Slumping global commodity prices are typically seen as a boon for India, a country that relies heavily on oil imports to service its energy needs, but a closer look indicates it’s not all good news.
That’s because least 35 percent of India’s exports come from commodities-linked products including refined petroleum, gold jewelry, gems, iron and steel. While typically lower input costs should burnish profits for these companies, prices of the final goods Indian manufacturers crank out have also slumped.
“India’s miners are seeing sharp contraction in their earnings, agriculture commodity producers are seeing their earnings affected due to the weak price of agriculture products, and the gems/jewelry sector is undergoing a major downturn,” said Taimur Baig, chief economist at Deutsche Bank.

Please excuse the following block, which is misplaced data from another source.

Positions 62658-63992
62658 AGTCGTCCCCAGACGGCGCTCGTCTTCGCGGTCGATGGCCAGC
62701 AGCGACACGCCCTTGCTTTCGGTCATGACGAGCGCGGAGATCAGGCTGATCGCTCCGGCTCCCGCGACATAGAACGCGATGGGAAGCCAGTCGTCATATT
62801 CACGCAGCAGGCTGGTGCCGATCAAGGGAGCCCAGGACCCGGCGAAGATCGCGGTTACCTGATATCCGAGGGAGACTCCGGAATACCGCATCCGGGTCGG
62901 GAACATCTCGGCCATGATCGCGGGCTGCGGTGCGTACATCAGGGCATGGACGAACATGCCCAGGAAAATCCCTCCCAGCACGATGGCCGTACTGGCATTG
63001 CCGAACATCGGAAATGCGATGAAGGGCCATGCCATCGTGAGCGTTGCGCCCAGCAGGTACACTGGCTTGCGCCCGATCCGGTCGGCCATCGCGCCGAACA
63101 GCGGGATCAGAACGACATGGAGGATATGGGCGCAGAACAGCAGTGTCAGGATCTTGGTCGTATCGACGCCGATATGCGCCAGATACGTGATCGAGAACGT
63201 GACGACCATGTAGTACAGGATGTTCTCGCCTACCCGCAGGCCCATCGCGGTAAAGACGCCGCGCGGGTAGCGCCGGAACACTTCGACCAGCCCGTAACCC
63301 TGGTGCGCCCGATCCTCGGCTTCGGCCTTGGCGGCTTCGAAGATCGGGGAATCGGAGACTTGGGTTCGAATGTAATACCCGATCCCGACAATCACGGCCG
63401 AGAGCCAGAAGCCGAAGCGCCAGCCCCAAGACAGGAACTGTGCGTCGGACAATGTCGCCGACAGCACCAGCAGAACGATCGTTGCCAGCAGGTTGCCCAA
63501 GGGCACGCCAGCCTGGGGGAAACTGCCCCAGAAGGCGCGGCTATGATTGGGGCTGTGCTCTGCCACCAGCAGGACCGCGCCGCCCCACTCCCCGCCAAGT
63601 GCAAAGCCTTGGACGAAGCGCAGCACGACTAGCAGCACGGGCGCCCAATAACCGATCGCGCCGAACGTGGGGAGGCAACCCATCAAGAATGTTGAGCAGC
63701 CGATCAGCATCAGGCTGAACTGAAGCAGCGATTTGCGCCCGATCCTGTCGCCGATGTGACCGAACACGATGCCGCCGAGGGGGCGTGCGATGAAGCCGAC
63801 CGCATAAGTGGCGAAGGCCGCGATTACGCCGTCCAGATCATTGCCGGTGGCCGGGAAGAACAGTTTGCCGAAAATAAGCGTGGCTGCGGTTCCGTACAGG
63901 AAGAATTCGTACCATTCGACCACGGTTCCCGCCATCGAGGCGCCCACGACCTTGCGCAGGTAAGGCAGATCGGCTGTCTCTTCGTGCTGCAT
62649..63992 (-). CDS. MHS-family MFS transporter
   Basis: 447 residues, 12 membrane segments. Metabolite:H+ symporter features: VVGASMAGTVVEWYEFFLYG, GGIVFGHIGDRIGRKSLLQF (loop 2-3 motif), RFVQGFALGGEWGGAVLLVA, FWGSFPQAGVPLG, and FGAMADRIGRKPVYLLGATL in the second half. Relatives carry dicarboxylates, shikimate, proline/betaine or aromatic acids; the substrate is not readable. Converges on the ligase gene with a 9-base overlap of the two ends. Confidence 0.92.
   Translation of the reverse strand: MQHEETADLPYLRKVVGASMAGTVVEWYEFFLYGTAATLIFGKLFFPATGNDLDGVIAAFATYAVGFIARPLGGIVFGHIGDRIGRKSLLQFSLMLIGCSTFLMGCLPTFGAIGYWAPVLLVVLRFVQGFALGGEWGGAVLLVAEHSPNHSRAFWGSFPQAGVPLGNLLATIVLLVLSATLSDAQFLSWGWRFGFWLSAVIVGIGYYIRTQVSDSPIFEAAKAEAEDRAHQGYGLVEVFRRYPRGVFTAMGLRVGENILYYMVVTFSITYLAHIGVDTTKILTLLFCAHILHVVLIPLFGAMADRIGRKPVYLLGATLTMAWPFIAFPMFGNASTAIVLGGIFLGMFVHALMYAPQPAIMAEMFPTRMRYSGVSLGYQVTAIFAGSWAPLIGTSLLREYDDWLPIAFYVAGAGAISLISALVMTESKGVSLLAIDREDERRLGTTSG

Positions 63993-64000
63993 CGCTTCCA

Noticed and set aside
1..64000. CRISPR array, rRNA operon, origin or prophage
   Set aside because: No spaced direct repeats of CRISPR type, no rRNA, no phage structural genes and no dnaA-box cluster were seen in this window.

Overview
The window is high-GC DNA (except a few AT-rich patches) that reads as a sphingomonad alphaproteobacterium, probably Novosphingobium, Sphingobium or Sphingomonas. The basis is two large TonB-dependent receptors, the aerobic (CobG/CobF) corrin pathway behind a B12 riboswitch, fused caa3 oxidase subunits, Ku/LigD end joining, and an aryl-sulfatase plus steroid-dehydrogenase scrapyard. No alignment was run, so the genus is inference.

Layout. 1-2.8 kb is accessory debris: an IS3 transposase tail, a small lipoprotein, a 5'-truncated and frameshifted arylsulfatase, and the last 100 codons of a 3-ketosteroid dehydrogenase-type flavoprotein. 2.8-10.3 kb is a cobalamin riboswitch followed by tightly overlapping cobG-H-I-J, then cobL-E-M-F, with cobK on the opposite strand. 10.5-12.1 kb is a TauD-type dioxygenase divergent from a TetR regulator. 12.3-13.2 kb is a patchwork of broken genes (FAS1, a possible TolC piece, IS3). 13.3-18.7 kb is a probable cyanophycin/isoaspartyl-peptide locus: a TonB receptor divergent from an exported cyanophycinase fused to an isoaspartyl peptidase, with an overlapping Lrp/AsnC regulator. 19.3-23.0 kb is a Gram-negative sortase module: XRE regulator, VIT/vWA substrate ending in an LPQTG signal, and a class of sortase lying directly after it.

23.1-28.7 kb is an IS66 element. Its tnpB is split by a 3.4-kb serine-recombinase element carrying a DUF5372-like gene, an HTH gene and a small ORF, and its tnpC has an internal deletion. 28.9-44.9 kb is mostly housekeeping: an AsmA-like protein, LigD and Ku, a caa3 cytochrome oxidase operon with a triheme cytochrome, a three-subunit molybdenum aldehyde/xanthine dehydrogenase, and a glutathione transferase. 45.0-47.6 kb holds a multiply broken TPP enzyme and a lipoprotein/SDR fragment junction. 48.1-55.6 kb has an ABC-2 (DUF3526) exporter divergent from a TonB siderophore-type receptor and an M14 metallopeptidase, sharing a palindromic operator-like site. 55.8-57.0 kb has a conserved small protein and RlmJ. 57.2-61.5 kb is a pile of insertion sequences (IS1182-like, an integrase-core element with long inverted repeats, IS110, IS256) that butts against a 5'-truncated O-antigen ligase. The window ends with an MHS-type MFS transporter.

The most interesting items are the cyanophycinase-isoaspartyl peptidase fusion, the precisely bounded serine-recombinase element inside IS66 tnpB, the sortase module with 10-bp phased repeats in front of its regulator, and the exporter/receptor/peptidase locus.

The export value of refined fuels – which make up nearly one-fifth of total exports – is down 51 percent on-year this fiscal year, for example, amid falling prices and weak demand. Similarly, gold jewelry exports are down 20 percent on year, while iron and steel exports are down 30 percent, according to the bank.
Of India’s top five export destinations – the U.S., United Arab Emirates, Hong Kong, China and Saudi Arabia – exports to China have slowed the most, followed by Saudi Arabia.
While India is not nearly as export-oriented economy compared with many of its Asian neighbors, exports account for a sizable portion of its gross domestic product (GDP) – approximately 15 percent.